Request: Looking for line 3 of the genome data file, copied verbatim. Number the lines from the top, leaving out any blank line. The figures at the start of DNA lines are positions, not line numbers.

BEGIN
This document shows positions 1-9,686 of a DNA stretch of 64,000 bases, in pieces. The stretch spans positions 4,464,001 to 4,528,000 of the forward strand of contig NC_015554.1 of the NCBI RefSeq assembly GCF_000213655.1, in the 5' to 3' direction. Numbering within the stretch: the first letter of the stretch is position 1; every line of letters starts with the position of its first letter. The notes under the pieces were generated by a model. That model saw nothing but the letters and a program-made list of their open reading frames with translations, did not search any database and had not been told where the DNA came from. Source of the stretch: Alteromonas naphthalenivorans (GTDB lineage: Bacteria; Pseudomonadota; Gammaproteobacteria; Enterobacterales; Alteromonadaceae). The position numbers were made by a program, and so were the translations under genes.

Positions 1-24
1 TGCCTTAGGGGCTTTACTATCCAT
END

1 TGCCTTAGGGGCTTTACTATCCAT